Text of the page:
Monday, June 25, 2012
The full report, A Survey of Law School Curricula: 2002–2010, won't be released by the ABA Curriculum Committee on until next month but the June issue of Bar Examiner Magazine has got a preview from the committee chair, Professor Catherine L. Carpenter (Southwestern). First, a brief description of the survey itself by Professor Carpenter.
A Survey of Law School Curricula: 2002–2010, . . . . offers comprehensive statistical information on significant aspects of current law school curricula as well as comparative curricular information from that time period. The 2010 Survey is the result of a two-year project conducted by the Curriculum Committee of the American
Bar Association Section of Legal Education and Admissions to the Bar at the request of Hulett (Bucky) Askew, ABA Consultant on Legal Education. The Survey also serves as a follow-up to its predecessor published in 2004, A Survey of Law School Curricula: 1992–2002, which offered comparative curricular information from that decade.
And here is a summary of some of the key findings related to legal skills training according to the committee chair:
Producing Practice-Ready Professionals
In growing numbers, law schools reported that curricular changes were impelled by the desire to produce practice-ready professionals. This commitment
has taken many forms, including redesigned courses that emphasize legal writing, an increase in professional skills offerings, and retooled courses that boast integrated doctrine and skills. Included within this overarching commitment are two thematic
Rise in Prominence of Legal Research and Writing
One emerging story from the 2010 Survey is the continued rise in prominence of Legal Research and Writing. Under the traditional model described by Donald Jackson and E. Gordon Gee in their 1975 pioneering study on law school curricula, Legal Research and Writing was a first-year course designed with a narrow curricular view and afforded an average of two units. The 2002 Survey observed changes to
that model, with law schools affording on average three or four units and broadening the course’s scope to include persuasive writing.
By 2010, law schools had reported even greater change. Many law schools were now providing first-year Legal Research and Writing five or six units and had expanded the subject matter of the course to include lawyering skills beyond traditional advocacy. Additionally, in response to the criticism that the upper-division curriculum was filled with knowledge-based courses to the exclusion of professional skills offerings, respondents reported adding upper-division Legal Research and Writing courses to augment lawyering skills taught in the curriculum.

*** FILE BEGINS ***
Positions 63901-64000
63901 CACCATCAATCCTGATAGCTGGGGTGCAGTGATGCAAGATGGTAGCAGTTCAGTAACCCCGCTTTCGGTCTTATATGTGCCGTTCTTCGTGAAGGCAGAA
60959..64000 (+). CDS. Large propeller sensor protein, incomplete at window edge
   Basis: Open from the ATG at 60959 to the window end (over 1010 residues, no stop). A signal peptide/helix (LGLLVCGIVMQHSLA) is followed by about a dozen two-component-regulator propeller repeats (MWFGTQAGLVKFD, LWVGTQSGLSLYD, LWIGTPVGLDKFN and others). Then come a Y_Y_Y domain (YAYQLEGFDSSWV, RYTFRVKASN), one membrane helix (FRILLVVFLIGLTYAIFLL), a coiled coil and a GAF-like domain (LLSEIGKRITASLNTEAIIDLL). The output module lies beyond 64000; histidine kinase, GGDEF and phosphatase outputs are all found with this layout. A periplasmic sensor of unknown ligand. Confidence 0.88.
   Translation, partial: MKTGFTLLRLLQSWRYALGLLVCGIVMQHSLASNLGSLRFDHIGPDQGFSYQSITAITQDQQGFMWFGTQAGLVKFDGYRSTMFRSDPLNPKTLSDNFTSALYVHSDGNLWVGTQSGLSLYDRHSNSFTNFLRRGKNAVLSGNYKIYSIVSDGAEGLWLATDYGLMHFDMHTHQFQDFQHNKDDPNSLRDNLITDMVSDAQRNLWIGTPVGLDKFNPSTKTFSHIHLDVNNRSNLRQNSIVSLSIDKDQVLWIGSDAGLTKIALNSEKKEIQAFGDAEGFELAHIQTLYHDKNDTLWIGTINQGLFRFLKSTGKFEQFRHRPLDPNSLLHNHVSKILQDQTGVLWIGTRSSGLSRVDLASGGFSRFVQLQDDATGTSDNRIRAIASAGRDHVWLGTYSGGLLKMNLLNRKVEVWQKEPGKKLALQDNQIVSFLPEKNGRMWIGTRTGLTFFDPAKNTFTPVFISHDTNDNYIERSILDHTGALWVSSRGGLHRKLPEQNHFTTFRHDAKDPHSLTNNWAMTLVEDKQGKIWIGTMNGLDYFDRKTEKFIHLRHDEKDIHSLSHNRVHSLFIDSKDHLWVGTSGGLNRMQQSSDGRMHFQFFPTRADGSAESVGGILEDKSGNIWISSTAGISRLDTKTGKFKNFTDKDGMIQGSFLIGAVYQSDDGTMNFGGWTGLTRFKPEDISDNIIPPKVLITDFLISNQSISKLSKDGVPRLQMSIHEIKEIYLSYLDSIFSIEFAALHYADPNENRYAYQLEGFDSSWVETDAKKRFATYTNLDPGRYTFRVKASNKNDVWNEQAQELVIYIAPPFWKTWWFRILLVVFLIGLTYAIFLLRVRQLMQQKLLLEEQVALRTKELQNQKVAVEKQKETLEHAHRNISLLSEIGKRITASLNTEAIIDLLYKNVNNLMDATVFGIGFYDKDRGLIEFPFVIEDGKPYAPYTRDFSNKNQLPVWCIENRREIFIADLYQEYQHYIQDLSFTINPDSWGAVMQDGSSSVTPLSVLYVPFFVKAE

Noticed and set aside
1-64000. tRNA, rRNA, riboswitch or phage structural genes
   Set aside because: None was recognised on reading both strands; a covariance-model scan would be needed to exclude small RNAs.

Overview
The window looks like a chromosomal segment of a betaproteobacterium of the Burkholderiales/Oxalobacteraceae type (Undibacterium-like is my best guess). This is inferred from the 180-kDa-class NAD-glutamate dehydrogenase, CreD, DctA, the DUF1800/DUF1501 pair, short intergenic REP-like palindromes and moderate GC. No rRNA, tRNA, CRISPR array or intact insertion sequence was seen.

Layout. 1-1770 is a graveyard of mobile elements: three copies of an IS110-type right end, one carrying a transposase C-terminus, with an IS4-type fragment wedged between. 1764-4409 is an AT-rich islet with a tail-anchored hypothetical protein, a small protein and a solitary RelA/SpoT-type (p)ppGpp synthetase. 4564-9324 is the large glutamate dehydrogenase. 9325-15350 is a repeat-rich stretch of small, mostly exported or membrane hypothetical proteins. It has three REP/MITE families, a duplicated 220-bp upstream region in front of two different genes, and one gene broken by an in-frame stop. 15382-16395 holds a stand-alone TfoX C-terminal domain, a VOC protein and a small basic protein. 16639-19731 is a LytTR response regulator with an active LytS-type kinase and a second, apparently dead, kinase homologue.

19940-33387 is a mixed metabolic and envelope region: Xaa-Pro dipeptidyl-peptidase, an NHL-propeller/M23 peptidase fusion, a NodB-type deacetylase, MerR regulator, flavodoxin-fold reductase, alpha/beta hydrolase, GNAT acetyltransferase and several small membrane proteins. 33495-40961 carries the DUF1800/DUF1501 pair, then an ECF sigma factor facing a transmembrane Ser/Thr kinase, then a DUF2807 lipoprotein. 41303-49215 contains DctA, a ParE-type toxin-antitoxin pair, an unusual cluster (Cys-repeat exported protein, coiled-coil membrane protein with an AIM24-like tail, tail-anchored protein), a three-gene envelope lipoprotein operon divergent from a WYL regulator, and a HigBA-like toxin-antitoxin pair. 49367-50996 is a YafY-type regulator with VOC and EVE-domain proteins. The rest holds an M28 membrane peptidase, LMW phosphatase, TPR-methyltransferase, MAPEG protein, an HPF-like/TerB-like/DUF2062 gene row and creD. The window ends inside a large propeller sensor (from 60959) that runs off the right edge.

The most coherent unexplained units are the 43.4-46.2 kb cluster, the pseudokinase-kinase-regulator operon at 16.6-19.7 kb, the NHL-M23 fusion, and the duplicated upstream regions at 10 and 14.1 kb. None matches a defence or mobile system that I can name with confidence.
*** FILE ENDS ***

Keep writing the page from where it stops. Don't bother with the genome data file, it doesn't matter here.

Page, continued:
Commitment to Professional Skills Education and Professionalism
Law schools reported an abiding commitment to professional skills education, and that commitment can be seen in recently retooled and redesigned professional skills training with increased live-client clinical opportunities and externship placements,
the introduction of professional skills into existing doctrinal courses, and the addition of separate labor-intensive professional skills offerings. Survey
respondents reported offering a variety of professional skills courses, and half noted offering 10 or more courses in 2010.
While certain courses such as Trial Advocacy and Alternative Dispute Resolution were widely offered in both 2002 and 2010, other courses grew in popularity. Between 2002 and 2010, Appellate Advocacy grew from 77% in 2002 to 89% in 2010; Arbitration from 50% in 2002 to 60% in 2010; and Interviewing and Counseling from 59% in 2002 to 73% in 2010.
And in concert is the increased emphasis on professionalism and professional identity. Respondents noted new courses or components to existing courses on professionalism that were offered not only in the upper division but also in the first year, in an effort to expose students earlier to the various roles and obligations of attorneys. Additionally, by 2010, several law schools had created professional development centers and institutes to address the roles and obligations of the legal profession.
Academic Support and Bar Readiness
Many law schools reported that, since 2002, they had instituted new academic support or bar preparation courses and programs. Aware of the external pressures
associated with the cost of legal education and the changing job market, respondents wrote that they had designed and developed bar preparation courses and enhanced academic support offerings to increase their students’ chances of success in law
school and on the bar examination.
As of 2010, nearly all respondents provided academic support, in the form of either a program, a course, or both, and nearly three-fourths of respondents offered academic support services to both firstyear and upper-division students. If the program was offered to one group only, that one group was overwhelmingly likely to be first-year students.
In addition to academic support offerings, nearly half the respondents indicated that by 2010, they offered a bar preparation course for credit. This number of bar preparation courses for credit may be tied quite directly to the repeal in 2008 of ABA Standard 302, Interpretation 302-7, which severely restricted the use of bar preparation courses for credit.
The range of topics in bar preparation courses included multistate essay, multistate multiple-choice, multistate practice/performance, multistate professional
responsibility, and state essay—with the most popular topics being multistate multiple-choice and state essay. For most law schools, the course was voluntary. . . . [i]n two-thirds of the bar preparation courses, full-time faculty resources were used to teach the courses—either alone or in combination with adjunct faculty resources.
Read the full summary by clicking right here.